I just got back from a trip to North Africa, Morocco, and Algeria, 
and I went to Greece. Every embassy very much was worried about what 
would happen to Americans if these photos were released. They were 
preparing to be, quite frankly, under siege.
  As Senator Lieberman indicated in the Miami Herald article, when 
Prime Minister Maliki in Iraq was informed these additional photos may 
be released, another tranche of photos coming out about detainee abuse, 
according to American military officials involved, he went pale in the 
face and uttered the phrase: ``Baghdad will burn.''
  To those who are arguing for the release of the photos, I do not 
question their patriotism, I do not question their motives. I question 
their judgment. To our House and Senate colleagues who are in 
conference, please understand that Senator Lieberman, myself, and I 
think the vast majority of our Senate colleagues--we did not take a 
recorded vote--believe this is a life-and-death matter. I believe that 
to release the photos would result in certain death and attack against 
American interests abroad, particularly against the diplomatic corps 
and our men and women serving abroad, and no higher purpose would be 
achieved here at home.
  We made compromises in the legislation, but we did not destroy the 
intent of the legislation. And for the courts that may listen to try to 
discern the legislative intent, the intent by both authors was to make 
sure that the photos subject to the pending litigation were never 
released and Congress weighed in and agreed with the President's 
decision not to release those photos. We have changed the law, directly 
on point, to give legislative backing to the idea that these particular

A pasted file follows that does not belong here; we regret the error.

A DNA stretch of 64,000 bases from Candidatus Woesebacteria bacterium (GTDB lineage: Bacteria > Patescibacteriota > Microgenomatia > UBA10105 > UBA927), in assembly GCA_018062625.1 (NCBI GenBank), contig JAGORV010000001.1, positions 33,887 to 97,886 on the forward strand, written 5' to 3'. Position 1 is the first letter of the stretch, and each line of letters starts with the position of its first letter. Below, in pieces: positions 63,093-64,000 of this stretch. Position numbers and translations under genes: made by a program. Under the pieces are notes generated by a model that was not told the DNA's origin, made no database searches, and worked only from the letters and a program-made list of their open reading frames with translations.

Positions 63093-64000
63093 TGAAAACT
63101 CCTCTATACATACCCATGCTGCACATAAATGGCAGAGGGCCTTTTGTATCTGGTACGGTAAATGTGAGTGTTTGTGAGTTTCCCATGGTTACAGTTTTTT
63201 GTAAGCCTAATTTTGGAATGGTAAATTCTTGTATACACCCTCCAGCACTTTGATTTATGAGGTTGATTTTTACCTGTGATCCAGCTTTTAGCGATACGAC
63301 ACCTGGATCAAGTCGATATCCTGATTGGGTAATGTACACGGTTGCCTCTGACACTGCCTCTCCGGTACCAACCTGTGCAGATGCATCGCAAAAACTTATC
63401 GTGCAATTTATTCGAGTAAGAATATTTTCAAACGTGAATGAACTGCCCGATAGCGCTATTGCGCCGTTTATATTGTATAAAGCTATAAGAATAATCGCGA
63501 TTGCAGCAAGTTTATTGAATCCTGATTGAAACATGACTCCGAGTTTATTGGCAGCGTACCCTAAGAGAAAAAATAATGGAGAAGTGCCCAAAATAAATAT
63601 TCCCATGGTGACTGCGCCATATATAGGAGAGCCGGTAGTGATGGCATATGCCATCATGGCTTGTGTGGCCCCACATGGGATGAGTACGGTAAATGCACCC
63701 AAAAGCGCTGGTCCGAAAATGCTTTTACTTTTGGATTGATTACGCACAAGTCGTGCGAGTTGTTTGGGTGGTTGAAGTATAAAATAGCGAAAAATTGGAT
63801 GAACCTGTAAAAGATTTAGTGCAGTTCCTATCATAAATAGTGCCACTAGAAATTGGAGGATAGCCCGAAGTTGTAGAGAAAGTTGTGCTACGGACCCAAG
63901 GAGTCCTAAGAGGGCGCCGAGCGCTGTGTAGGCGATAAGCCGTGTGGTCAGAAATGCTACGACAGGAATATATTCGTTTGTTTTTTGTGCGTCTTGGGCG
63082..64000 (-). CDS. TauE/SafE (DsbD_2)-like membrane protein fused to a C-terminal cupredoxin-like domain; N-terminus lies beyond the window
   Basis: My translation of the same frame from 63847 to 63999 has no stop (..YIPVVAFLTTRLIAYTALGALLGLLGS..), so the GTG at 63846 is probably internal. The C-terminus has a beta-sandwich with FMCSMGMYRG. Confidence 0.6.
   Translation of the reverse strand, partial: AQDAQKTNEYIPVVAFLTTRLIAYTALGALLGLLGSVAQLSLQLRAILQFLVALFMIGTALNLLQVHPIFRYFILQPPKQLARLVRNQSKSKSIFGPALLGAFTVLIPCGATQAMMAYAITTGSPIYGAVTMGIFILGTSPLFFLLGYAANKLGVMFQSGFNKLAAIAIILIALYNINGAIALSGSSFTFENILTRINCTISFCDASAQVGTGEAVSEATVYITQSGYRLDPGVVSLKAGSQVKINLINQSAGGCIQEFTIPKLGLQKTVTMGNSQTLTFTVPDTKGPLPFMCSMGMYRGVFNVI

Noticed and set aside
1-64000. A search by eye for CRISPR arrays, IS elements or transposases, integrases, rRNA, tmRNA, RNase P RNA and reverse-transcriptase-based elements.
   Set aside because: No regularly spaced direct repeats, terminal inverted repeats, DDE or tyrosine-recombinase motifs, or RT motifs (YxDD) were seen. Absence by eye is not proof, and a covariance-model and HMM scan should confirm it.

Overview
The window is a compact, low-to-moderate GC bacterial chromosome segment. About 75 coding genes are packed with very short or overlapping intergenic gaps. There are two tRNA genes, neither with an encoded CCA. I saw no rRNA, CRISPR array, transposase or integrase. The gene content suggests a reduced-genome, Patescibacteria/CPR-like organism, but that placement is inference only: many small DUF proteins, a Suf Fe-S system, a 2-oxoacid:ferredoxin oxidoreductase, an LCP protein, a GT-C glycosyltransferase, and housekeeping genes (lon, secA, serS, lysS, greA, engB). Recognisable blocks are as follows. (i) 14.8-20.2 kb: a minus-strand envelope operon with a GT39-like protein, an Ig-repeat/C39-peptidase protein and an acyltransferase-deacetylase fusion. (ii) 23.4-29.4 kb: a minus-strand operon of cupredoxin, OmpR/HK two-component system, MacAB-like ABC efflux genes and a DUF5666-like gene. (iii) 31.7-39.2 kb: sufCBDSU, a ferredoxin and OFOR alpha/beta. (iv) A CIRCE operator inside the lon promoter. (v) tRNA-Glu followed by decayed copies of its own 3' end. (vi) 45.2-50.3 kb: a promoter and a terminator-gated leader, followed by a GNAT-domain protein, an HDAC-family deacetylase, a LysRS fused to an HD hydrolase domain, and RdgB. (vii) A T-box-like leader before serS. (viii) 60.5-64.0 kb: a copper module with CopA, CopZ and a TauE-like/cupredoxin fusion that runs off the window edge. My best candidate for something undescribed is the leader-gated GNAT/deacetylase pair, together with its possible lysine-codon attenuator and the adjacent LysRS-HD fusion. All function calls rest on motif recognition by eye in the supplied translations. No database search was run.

photographs, and those like these photographs, should not be released 
for a period of 3 years, and that is in our national security interests 
to do so.
  I hope the courts will understand what we were trying to do and what 
we actually did.
  To our House and Senate colleagues trying to find compromises on the 
supplemental legislation, please understand the purpose of this 
amendment, how important it is to the war effort, why the President is 
in support of the amendment. He is making a very responsible decision 
as Commander in Chief. I applaud him for doing that. This language 
needs to stay as is, intact. Again, it is a matter of life and death. 
And if for some reason it came out, it would be a disaster--because the 
court case is pending now--if it came out, please understand that there 
will be nothing done in the Senate for as long as I am here and Senator 
Lieberman is here that would not have this amendment attached. You 
could not name a post office without this amendment. It is not going 
  I thank my colleague from Arkansas for her courtesies.
  I yield the floor.
  The ACTING PRESIDENT pro tempore. The Senator from Arkansas.
  Mrs. LINCOLN. Mr. President, I thank my colleagues, Senator Lieberman 
and Senator Graham, for their thoughtful dedication to this issue and 
certainly looking for the right compromise and, more importantly, for 
their support of our troops, the men and women in uniform and those who 
serve this country all across the globe.